Diversity

Talking with Young Children (0-5) about Race

As youth serving librarians, we have a unique opportunity to build relationships and interact with young children and their families. This opportunity allows us to support families in many ways: building literacy skills, learning the importance of play, enjoying library programs, and of course much more.  Among the “much more” is the opportunity to speak with young children about race, to speak with caregivers about how to talk about race, and to model talking about race with children for their caregivers.

It’s Never Too Early to Talk with Children about Race

Research indicates both that children notice racial differences from a very young age (Winkler, 2009) and that if caregivers do not openly talk about race with children, children make up their own, often erroneous, meaning from what they see (Bigler, as cited in Dwyer, 2013). But, many caregivers/librarians/teachers, particularly white folks, are uncomfortable talking about race. They may feel that talking about race and racial differences contributes to prejudice and bias. Again, research indicates that the opposite is true, “despite good intentions, when we fail to talk openly with our children about racial inequity in our society, we are in fact contributing to the development of their racial biases, which studies show are in place by ages 3-5″ (Aboud et al, as cited in Winkler, 2017).

Why Talk with Young Children about Race?

There are many answers to this question; I’m going to focus on two that are highly relevant to youth serving librarians.

Accuracy. As mentioned above, research indicates that if caregivers don’t talk about race with young people, the children may draw their own incorrect conclusions about racial (and other) groups. Part of talking about race with children is providing them with accurate information, so that when they are confronted with stereotypes or inaccurate information, they will have their own foundation of accurate information and understanding from which to draw.  Additionally, opening up the conversation from a young age increases the likelihood that children will be comfortable asking whatever questions they have about race, thus allowing adults additional opportunities to discuss race with the young people in their lives.

Values. The importance of talking with young children, and all children, about race comes down to a fundamental value of recognizing that it is essential for us to break down the hold white supremacy has on our culture and institutions; push back against racism, bias, and hate; and help create communities where diversity is celebrated, equity is achieved, and inclusion is the norm.  These are lofty goals, given where we are as a society right now, and these efforts must be made on a multitude of levels and in a multitude of contexts, including when working with, living with, and/or caring for young children.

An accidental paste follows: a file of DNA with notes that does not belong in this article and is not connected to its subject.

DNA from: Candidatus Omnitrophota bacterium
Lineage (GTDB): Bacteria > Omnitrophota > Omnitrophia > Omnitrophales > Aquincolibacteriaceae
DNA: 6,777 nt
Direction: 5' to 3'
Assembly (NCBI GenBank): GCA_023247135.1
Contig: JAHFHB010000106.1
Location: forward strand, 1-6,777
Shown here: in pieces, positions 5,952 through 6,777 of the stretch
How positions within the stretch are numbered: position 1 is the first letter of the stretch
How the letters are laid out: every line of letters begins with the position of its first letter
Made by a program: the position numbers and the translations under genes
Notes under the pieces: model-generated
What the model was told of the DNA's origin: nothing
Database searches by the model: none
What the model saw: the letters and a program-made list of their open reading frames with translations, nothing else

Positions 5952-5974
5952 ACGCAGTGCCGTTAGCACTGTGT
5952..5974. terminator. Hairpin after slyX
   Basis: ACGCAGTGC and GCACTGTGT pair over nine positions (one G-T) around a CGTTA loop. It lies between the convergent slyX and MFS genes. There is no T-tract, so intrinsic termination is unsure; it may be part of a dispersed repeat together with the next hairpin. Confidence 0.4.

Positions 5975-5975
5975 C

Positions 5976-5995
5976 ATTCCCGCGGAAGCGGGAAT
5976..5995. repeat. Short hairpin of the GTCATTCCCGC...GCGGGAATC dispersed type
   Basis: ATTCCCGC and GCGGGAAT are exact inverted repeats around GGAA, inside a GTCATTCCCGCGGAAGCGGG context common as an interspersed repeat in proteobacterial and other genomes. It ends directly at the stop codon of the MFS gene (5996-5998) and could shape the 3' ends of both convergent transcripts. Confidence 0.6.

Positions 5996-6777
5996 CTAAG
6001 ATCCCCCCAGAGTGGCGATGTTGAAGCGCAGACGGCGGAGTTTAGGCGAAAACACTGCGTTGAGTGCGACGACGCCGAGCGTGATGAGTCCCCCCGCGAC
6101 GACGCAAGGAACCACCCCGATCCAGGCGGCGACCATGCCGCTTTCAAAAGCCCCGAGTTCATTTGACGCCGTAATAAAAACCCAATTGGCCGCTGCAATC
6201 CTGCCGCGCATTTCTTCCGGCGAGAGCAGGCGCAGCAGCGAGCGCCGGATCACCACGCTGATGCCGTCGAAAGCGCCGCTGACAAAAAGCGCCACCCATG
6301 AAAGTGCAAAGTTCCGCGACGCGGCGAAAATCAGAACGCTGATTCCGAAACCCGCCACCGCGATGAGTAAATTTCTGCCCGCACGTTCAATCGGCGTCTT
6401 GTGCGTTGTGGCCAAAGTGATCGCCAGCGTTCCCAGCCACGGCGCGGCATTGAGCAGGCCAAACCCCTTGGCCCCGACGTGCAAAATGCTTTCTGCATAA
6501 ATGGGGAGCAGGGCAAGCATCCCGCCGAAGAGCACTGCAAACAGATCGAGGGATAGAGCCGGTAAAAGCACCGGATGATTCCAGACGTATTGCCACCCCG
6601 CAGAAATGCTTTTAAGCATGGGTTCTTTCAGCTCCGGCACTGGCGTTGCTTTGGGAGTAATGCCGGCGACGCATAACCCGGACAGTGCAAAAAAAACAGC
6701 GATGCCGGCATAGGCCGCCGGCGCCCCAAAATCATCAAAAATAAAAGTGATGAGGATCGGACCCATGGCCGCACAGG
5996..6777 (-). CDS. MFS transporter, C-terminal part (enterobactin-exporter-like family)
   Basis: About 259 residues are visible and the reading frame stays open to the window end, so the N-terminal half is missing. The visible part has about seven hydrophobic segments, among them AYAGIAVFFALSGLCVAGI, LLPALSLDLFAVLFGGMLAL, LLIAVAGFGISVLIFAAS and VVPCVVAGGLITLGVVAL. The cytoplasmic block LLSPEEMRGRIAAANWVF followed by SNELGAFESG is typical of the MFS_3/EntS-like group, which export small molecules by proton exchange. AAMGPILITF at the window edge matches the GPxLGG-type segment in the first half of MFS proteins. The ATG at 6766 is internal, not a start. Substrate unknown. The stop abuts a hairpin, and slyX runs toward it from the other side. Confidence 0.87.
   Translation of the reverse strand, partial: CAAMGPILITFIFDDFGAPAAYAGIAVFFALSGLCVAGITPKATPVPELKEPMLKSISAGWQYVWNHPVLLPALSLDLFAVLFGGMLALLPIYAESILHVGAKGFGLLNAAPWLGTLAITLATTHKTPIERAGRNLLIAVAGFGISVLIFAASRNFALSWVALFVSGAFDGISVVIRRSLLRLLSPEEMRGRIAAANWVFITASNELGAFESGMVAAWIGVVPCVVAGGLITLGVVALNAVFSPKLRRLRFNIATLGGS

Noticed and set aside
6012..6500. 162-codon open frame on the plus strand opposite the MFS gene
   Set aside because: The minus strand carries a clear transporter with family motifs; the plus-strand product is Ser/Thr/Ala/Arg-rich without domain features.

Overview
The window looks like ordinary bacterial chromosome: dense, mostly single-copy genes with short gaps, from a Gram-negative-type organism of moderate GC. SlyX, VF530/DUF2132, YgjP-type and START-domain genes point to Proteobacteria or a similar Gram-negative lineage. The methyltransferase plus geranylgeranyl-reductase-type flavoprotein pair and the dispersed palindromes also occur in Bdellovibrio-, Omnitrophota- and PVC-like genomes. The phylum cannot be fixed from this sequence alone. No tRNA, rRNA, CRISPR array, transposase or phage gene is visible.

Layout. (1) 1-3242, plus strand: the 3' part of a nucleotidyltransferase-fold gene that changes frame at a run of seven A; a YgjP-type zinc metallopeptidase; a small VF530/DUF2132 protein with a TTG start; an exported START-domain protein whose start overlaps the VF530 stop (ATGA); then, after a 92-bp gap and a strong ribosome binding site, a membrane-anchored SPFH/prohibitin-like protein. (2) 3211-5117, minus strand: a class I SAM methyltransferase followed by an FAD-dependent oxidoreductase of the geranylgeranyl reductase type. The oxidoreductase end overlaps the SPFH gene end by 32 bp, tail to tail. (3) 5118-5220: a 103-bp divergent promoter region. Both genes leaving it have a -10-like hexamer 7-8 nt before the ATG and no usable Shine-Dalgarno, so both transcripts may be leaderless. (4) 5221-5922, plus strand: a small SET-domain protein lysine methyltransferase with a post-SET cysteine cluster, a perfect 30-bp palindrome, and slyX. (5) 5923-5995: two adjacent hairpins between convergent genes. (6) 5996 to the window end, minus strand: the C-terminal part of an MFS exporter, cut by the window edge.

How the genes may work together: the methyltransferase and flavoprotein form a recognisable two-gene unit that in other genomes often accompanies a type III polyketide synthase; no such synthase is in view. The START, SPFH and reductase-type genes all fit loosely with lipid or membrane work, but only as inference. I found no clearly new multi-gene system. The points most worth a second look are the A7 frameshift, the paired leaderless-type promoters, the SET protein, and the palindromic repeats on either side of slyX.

How to Talk with Young Children about Race

There are many roads that can lead to successful and meaningful exchanges with young children about race. Below are some starting points.  There are also dozens of excellent resources available online, several of which are outlined in the Resources section below.

First Step. Look inward. Take some time to think about how your race affects your life and the lives of those around you.  Think about how race impacted your life when you were young. If you are uncomfortable talking about race, ask yourself why. Think about how adults spoke to you about race as a child, if they did; if they did not, why not? Think about what messages you received about race as a child. Read articles and personal accounts, non-fiction, fiction, poetry, anything that helps you empathize with and understand how race and racism affect the lives of a variety of people and to learn about race, racism, bias, and hate. Think about Kimberlé Crenshaw’s concept of intersectionality. Race is not a monolith; racism exists within a system of multiple oppressions.  Think about how race intersects with ethnicity, religion, sex, gender identity, sexuality, age, ability, national origin, citizenship status, and more. Read about microaggressions, white privilege, white fragility, and tone policing — these are especially important for white people. Explore structural and institutional racism and the history and legacy of racism in this country.  It’s important to take a look at these topics from a wide lens as well as zooming in on the personal stories to get a full picture. I have some suggestions here, but seek out what speaks to you. This can be an ongoing effort of exploration and expansion, and you don’t have to do a full spectrum of step one, before moving into step two, as long as you take some time to think about where you are coming from and what feels feasible to you as you embark on this journey.

Second Step. Just do it. The second and most important step in talking about race with young children is talking about race with young children. As mentioned above, some librarians, teachers, parents, and caregivers are intimidated/scared/unsure about talking about race at all, let alone with young children. As mentioned above, some erroneously believe that talking about race and pointing out racial differences would contribute to racial bias. There are also lots of adults who do talk to young children about race for many reasons, including as a necessity for their children’s safety and well-being, because they want their children to grow up understanding and resisting racism, in order to raise children who can contribute to creating a more equitable and just world, and to make sure the children that they live/work with have accurate information about race.

Third Step. Make talking with kids about race part of your practice. Since we’re talking about children ages 0-5, talking with them about race probably isn’t going to be a long discussion or sit-down talk, particularly for us as librarians. But there are things we can do to simply introduce the concepts of race and racial differences and potentially model how to open up these discussions with young children for their caregivers.  And the best tool we library staff have in order to do this, is…BOOKS (luckily, we all have a few of those lying around).  These tips can be used with reading one on one, to a small group, or to a 100-person storytime.